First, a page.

CBIZ INNKEEPERS INSURANCE BLOG

Insights and tips on how to protect your inn or bed & breakfast, giving you and your guests peace of mind.

Ward, Hayden
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How to Eliminate Radon From Your Inn or Bed & Breakfast

A man installing a pipe to help with radon ventilation.

Radon, a naturally occurring, radioactive gas is estimated to be present in one out of every 15 U.S. homes in the United States. It’s colorless, tasteless and odorless, and can result in serious adverse health effects — in fact, it’s the second-leading cause of lung cancer in the United States next to smoking, according to the U.S. Surgeon General.   

January is National Radon Action Month, and it reminds us of the importance of checking our properties for this silent threat. Whether your inn or bed and breakfast is an older property or a new build, radon doesn’t discriminate. Radon might be hiding in your property without you even realizing it.

How Does Radon Enter?

There are two main sources of radon in a property's indoor air: the soil and the water supply. Compared to radon entering through water, radon entering through the soil is usually a much larger risk. Since the air pressure inside is typically lower than the pressure in the soil around the foundation, the property acts like a vacuum and draws radon in through cracks in the foundation. Radon decays into solids, not gases, and can stick to surfaces, which can settle on furnishings, floors, walls, and other materials and dust particles suspended in the air. Inhaling dust contaminated with radon can expose people to radon particles. The radon in a water supply poses an inhalation risk and an ingestion risk.

When to Test for Radon

According to the Environmental Protection Agency (EPA), radon gas levels can vary by day, season and geographic area. Although only some states have laws about testing and disclosing a property’s radon level, unacceptable levels of radon can inhibit efforts to sell, transfer or finance a property, and can expose a property owner to resident complaints and habitability claims. Fortunately, there are ways you can detect radon and limit its harmful effects, such as testing your inn or bed and breakfast for it.

The EPA recommends testing for radon if:

  • The property was never tested.
  • The property hasn’t been tested in more than two years.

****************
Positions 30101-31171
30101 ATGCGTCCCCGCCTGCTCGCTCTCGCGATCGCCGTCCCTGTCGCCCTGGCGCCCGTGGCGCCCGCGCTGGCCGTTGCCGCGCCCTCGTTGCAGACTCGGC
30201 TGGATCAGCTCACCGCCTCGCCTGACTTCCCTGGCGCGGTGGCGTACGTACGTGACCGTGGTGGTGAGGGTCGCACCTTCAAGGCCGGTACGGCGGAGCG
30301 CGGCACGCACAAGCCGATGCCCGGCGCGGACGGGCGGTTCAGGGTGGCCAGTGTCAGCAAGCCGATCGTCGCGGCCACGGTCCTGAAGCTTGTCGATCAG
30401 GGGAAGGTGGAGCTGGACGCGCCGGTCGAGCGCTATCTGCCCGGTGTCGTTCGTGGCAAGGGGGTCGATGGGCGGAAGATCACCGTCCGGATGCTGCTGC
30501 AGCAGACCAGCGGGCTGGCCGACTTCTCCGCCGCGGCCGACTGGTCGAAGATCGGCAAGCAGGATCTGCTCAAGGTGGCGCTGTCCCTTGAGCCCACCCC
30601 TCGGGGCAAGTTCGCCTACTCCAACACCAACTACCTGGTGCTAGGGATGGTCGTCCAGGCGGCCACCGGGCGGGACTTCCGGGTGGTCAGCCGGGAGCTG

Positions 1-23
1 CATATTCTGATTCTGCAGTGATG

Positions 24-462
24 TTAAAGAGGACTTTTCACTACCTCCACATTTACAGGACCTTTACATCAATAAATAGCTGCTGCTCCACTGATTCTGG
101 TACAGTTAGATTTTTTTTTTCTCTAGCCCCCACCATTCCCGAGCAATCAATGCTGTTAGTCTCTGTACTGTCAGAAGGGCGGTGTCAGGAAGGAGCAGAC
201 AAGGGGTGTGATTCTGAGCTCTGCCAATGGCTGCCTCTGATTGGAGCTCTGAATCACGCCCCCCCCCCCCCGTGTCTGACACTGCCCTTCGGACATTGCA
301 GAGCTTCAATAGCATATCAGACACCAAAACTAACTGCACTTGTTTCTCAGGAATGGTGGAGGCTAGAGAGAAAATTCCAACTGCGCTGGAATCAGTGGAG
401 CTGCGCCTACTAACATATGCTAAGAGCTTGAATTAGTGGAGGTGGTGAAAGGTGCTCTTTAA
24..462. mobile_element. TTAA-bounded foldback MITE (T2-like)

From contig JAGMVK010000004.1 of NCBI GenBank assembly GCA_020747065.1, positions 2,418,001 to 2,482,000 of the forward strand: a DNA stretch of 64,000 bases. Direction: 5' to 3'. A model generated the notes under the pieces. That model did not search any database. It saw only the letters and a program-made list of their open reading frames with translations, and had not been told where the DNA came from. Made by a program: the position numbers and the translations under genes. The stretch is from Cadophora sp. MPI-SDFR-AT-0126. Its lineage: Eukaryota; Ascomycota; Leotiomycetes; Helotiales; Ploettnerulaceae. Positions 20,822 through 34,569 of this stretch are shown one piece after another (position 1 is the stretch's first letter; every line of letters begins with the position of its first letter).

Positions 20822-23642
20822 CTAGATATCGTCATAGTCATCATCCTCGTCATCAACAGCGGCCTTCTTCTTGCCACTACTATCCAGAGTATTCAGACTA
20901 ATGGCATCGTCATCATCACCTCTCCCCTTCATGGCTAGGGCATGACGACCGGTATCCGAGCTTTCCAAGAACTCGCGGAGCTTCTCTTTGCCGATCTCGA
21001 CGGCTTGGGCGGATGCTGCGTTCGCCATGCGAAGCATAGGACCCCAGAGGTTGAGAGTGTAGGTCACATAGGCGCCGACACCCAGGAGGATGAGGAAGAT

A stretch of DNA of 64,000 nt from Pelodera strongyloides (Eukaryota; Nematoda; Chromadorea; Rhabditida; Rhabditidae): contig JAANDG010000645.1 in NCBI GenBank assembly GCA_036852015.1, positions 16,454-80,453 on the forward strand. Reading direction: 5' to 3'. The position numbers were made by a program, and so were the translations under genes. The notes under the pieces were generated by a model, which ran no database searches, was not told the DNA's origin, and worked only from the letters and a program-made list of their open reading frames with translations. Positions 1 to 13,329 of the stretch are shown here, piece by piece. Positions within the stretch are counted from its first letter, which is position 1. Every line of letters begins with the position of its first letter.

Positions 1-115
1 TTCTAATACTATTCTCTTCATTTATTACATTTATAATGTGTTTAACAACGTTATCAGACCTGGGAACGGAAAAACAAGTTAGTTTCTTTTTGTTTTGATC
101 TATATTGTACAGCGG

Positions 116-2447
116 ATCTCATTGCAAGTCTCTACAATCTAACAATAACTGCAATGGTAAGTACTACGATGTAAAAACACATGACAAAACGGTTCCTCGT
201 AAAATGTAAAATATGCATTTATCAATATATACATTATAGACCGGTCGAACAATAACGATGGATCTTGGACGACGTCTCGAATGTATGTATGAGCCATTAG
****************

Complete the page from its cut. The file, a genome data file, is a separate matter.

• The property has been renovated since it was last tested.
  • You plan to occupy a lower level of the property than what was originally tested, such as the basement.
  • You plan to finish, renovate or alter lower levels (e.g., cellars and basements) that were not previously tested.

Testing for Radon at Your Inn or Bed and Breakfast

To test a property for radon, you can order a kit by mail from a qualified radon measurement service provider, purchase a radon kit from a local hardware store or hire a qualified radon tester (often also a property inspector).

If a radon test reveals that your property’s level is dangerous, you can install a radon mitigation system.  A qualified radon-reduction contractor can often install a system in less than a day. If your water source has high levels of radon as well, a point-of-entry treatment device can be installed to reduce emissions.

How to Remediate Radon

Fortunately, even very high levels of radon can be effectively remediated. If a radon test reveals an issue in your bed and breakfast or inn, you should take immediate action by working with a qualified radon-reduction professional to install a mitigation system. If your property’s water has high levels of radon, installing a water treatment instrument is necessary. Other typical methods of remediation are sealing cracks and other openings in the foundation and the installation of a vent and fan system.

Clear the Air With CBIZ Innkeepers Insurance

Radon safety is not an option but a necessity. Make your inn or bed and breakfast a safer place for all by reducing risks and ensuring peace of mind. For additional safety guidance and insurance solutions for your business, connect with a member of our team.

This blog may contain scenarios that are provided as examples only. Coverage is subject to the terms, conditions and exclusions of the policy issued. The information provided is general in nature and may be affected by changes in law or the interpretation of such laws. The reader is advised to contact a professional prior to taking any action based upon this information.

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